The idea of M***** Bread with a racial connotation had not left my brain. I continued to conduct an online search to see if there were any racial implications. I had come across a transcript, Is Monkey Bread a Racist Term (Barton, 2021), but unfortunately, I was not able to comprehend it because the transcription had included misspelled words and words that did not appear to be from the original dialogue. According to Richie1982’s (2010) contribution to Urban Dictionary, M***** Bread referred to “a term from the South to describe how a once flat girl grew a phat ass and tits so quickly”. In a forum Levity (2007) mentioned in a thread that a clerk pointed out to someone that, “we never called it monkey bread, we’ve always called it ****** bread”. Layne (2019) introduces first lady Nancy Reagan’s favourite holiday recipe with “Whatever the hell ‘monkey bread’ might be – something racist, we assume…”. The information that was found alluded to M***** Bread having a racial undertone.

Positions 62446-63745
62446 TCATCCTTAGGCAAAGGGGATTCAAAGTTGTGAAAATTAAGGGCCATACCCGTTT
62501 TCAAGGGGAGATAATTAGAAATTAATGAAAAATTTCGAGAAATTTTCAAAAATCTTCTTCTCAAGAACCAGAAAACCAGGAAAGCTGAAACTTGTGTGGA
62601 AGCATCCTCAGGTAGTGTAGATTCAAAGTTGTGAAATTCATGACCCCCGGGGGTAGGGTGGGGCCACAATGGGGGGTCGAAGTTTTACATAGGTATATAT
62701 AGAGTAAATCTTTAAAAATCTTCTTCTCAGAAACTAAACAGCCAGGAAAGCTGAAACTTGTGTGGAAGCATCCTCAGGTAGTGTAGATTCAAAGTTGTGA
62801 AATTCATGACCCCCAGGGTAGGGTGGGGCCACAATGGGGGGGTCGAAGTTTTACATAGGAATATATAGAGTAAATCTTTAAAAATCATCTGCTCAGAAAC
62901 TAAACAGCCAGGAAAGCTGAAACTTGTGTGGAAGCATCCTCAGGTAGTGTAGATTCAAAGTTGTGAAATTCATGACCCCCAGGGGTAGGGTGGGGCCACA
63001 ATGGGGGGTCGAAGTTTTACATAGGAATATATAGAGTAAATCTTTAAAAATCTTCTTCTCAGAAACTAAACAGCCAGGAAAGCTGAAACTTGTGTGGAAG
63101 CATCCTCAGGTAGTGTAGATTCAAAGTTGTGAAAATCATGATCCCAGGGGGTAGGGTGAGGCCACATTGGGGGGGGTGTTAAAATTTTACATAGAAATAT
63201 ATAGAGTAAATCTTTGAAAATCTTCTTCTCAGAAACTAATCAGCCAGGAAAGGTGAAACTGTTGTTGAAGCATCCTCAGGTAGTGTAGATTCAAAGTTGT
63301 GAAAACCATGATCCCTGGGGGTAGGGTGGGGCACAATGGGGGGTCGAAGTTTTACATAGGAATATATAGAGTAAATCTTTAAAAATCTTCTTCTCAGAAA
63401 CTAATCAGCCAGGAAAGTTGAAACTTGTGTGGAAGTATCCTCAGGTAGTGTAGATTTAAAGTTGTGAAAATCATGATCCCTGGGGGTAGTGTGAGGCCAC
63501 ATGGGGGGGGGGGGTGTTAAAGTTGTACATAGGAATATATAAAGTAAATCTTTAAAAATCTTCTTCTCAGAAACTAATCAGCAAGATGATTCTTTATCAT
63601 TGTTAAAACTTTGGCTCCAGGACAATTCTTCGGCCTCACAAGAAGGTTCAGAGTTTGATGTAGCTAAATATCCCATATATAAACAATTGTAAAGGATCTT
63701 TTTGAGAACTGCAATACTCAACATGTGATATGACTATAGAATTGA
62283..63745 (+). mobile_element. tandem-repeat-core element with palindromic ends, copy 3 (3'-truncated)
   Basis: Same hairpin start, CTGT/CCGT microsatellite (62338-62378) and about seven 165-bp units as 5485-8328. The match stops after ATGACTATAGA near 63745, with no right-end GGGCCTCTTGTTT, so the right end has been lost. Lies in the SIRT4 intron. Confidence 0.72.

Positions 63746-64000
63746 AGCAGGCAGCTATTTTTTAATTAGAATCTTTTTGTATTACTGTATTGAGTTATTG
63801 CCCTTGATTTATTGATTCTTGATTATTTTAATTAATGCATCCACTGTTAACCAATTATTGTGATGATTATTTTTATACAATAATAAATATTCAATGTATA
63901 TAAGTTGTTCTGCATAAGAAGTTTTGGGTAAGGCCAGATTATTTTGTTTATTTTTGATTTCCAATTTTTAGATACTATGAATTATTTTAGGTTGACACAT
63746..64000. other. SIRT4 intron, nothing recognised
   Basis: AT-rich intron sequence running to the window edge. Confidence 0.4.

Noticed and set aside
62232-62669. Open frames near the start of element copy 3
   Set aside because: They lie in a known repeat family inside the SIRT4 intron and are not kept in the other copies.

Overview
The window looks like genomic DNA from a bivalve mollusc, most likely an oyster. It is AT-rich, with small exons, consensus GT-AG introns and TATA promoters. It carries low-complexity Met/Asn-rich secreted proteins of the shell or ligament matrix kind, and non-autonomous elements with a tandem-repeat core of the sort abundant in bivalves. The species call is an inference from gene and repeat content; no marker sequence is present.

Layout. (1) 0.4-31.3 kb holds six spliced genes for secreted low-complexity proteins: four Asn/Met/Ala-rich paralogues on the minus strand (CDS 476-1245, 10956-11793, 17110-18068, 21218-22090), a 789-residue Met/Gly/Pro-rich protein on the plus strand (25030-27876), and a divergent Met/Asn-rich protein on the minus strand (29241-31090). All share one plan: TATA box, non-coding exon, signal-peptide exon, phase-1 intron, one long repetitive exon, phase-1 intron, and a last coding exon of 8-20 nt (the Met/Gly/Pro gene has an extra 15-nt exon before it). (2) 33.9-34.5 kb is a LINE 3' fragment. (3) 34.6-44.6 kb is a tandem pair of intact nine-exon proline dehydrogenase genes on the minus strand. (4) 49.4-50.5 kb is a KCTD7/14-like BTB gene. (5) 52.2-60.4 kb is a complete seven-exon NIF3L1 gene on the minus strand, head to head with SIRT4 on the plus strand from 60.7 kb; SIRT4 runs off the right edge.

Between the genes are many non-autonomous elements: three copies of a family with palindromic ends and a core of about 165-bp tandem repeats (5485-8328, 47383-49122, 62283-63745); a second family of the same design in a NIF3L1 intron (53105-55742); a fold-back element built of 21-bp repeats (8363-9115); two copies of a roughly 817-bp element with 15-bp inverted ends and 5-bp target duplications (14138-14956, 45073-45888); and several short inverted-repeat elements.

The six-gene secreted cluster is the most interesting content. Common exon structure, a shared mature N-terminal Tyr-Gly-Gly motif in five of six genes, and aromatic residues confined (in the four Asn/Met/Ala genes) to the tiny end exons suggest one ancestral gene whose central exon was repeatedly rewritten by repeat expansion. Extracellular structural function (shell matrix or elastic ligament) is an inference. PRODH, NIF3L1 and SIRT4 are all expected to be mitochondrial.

Perhaps I had to look from a historical perspective too. According Avey (2022), the term may have originated from “someone combining a 1940s Southern slang for snack food, ‘monkey food’, with a traditional jumble bread”. I could not find another source that would explain the entirety of “monkey food”, but something was not sitting well with me. My search on jumble loaf resulted in images and pictures of cinnamon and raisin jumble loaves and cinnamon and chocolate jumble loaves. Collister (n.d.) describes jumble loaf as “sweet raisin dough is rolled up with brown sugar and cinnamon, then cut up and put into a loaf tin in a jumble.” I was able to draw similarities between m***** bread and jumble loaf.
One of my Black students had walked up behind me while I was conducting my research.
“Ms. Wong! What are you looking at?” she asked.
I asked her opinion on M***** Bread.
“Ms. Wong. M***** is often used as a derogatory term against Black people! There’s something wrong with M***** Bread.”